This thinking kicked off a 30 year battle for data, without ever telling the user. Without any laws governing this consumption method, all an enterprise had to do was bake complex legalese 20-pages deep into a Privacy Policy and call that consent. Every time we checked that “I Accept the Terms” box during the dozens or hundreds of online accounts we created, we just gave away our rights and sovereignty. Again, and again, and again.

This may have been pretty innocuous in the early years when the tech wasn’t very sophisticated and signal was murky. But once it became clear AdTech was going to become a multi-trillion-dollar industry, dollars and minds poured in, and it became more sophisticated than most people could ever imagine.

The bad practices have been thrust to light over the last years with scandals like Cambridge Analytica. These public wakeup calls invigorated decades-old calls for state and Federal governments to step in to give us rights to our personal data. Those laws in Europe and the US have been disruptive (in a good way!) and have forced multiple industries to rethink how they do business.

That was a lot, but that is what I found myself thinking about years ago when I first drummed up the vision for Caden. The internet was built unfairly for users. I wish those Silicon Valley vets had made different decisions. But now with the new privacy-awakening, maybe we can fix that problem.

Enter Caden. We want to—finally—put control back in the users hands and allow each and every online citizen to participate in and benefit from the personal data economy. Digital power to the people. Everyone should get their cut.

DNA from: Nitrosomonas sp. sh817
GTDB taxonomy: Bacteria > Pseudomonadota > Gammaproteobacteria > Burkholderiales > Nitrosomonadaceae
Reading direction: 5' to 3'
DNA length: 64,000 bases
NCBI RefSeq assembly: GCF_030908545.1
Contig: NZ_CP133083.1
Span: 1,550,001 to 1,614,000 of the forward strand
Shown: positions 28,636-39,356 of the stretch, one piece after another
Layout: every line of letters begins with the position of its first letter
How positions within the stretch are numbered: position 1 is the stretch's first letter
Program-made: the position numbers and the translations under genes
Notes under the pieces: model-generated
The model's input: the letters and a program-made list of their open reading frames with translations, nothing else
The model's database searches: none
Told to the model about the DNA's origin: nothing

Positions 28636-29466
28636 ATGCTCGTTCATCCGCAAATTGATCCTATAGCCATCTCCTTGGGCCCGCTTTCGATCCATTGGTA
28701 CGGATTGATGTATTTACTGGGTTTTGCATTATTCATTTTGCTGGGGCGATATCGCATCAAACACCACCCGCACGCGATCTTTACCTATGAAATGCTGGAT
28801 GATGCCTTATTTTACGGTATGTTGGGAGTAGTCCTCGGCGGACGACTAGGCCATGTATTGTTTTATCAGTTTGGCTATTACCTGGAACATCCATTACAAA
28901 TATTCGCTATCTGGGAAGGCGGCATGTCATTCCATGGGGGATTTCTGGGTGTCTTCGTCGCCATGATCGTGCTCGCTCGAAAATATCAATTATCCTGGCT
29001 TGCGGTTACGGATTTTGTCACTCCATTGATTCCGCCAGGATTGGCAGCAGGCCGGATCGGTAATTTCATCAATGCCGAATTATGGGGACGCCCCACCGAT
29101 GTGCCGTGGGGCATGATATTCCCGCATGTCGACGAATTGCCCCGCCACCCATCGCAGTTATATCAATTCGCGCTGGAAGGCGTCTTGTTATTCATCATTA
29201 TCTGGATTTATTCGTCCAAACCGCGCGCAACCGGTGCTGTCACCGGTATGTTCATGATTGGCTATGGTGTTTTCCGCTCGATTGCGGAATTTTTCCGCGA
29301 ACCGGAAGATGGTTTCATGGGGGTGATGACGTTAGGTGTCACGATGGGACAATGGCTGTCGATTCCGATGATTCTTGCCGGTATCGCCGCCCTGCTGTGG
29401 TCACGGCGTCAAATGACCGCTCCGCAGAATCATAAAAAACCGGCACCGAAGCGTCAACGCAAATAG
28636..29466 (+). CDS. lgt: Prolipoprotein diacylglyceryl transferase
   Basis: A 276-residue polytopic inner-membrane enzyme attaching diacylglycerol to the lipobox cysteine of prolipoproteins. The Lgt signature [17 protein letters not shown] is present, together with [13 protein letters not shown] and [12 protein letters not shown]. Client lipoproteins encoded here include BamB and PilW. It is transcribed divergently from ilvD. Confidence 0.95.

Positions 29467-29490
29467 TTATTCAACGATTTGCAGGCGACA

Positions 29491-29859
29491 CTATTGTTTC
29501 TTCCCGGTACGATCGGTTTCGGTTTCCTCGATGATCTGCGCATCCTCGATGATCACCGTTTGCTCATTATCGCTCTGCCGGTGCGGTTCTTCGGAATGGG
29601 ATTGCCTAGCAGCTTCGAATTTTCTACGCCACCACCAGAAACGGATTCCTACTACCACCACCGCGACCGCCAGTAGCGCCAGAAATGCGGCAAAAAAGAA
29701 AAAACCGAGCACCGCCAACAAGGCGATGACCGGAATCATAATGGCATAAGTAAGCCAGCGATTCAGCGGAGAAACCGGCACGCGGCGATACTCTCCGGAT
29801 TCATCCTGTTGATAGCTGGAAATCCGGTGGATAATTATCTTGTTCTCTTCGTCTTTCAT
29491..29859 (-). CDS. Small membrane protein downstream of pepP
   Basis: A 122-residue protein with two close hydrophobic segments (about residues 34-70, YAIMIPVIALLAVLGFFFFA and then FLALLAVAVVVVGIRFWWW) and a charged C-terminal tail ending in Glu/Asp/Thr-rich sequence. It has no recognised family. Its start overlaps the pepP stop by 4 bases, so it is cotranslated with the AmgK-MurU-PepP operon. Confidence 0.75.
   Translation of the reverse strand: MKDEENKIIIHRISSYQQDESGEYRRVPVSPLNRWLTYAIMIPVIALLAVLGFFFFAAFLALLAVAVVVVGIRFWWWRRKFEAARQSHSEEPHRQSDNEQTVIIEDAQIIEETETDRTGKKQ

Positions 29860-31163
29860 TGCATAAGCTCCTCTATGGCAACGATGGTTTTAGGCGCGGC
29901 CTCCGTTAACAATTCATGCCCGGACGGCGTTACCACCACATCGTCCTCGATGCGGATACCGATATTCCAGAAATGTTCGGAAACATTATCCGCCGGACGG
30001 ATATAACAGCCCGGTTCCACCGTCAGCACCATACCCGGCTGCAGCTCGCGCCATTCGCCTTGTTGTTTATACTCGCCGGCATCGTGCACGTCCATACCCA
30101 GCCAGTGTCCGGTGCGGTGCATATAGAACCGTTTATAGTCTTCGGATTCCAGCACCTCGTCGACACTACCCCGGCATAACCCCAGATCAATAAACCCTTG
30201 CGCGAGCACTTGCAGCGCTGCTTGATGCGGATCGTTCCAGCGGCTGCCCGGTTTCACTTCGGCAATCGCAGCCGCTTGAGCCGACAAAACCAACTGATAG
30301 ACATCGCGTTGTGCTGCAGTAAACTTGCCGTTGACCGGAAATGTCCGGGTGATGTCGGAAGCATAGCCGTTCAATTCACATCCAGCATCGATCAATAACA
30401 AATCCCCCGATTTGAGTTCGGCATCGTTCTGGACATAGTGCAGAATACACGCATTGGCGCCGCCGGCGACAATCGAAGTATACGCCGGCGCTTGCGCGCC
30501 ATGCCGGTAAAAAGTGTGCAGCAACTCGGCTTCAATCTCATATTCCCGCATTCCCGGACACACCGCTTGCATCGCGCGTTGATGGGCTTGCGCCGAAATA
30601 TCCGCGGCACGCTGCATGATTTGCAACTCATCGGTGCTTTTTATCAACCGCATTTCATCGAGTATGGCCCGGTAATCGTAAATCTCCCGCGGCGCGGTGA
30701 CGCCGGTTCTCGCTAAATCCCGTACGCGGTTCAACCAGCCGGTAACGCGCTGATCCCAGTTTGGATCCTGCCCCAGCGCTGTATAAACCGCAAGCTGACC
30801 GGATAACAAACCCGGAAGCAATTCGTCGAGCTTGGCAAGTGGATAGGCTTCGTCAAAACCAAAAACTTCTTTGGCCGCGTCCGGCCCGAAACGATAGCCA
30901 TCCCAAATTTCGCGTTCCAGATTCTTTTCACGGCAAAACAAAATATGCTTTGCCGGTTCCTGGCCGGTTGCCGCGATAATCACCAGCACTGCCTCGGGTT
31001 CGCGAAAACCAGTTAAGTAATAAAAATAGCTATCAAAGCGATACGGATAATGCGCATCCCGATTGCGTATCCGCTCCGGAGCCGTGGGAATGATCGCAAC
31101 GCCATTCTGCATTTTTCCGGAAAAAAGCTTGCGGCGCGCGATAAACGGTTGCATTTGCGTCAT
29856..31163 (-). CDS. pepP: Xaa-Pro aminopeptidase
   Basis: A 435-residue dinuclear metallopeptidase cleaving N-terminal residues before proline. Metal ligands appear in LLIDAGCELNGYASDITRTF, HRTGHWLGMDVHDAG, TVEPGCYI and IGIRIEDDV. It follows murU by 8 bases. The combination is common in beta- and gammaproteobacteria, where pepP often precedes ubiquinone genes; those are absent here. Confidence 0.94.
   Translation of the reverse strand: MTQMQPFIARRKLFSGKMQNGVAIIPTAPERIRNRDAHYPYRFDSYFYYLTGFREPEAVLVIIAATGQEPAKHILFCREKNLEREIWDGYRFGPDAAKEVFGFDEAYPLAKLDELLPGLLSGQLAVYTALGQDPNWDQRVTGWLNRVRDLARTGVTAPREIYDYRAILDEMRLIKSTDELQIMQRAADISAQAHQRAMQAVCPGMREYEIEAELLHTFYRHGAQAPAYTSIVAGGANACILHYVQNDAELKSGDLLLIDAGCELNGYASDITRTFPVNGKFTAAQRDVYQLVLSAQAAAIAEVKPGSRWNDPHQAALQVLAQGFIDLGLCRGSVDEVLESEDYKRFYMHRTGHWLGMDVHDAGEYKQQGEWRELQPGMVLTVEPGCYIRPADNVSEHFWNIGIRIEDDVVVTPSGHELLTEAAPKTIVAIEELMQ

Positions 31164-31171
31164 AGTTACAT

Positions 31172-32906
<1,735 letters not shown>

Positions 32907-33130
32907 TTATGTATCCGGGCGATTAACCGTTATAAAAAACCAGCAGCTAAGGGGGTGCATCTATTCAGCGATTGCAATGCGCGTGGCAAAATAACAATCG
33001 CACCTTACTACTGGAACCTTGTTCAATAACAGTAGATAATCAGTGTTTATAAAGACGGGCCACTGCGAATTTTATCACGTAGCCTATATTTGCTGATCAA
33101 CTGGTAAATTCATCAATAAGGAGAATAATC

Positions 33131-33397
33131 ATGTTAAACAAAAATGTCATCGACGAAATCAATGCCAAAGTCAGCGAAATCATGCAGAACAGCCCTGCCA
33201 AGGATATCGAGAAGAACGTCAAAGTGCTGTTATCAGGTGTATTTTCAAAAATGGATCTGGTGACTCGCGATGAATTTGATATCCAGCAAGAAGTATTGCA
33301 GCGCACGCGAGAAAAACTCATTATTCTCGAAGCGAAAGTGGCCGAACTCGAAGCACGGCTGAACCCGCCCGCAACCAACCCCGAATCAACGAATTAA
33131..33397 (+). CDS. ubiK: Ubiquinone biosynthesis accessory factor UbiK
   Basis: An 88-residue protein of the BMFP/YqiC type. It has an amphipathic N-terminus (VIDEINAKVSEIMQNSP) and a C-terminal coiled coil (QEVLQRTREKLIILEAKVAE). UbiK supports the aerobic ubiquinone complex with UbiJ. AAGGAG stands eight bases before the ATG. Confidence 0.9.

We did this by finding a group of industry veterans who have been experiencing this problem firsthand for decades. Maybe even contributing to the problem. And who were all convinced there was a better way to do things.

We came together about a year and a half ago with a technology-focused mindset. Can we build never-before-built technology that helps a user get their data into a place they can control it, make it fun and insightful, and then give them various ways to make money from it—only if they explicitly consent. We are built on one very simple but tech-taboo value: EVERYTHING we do must benefit YOU the user and preserve your privacy. Hard f*cking stop.

If there was a point in the past 18 months where it became clear we could not achieve that core value because of bad economics or technological barriers, I would have shut the company down or pivoted. That is how dedicated we are to doing this right.

Thankfully, we’ve now built the technology and business models to not only support this value, but to sustainably build an important and valuable company.

That brings us to today’s launch. Everyone (in the US) can now download the Caden App and begin to control your data and benefit from it. While we are very proud of what we are releasing, it only scratches the surface of what we intend to do over the coming months and years, to finally fix this decades-old problem.

This one feels different for me. This is important. This is positive change. This is a step towards making everything a bit better.

Thank you for being a part of our journey.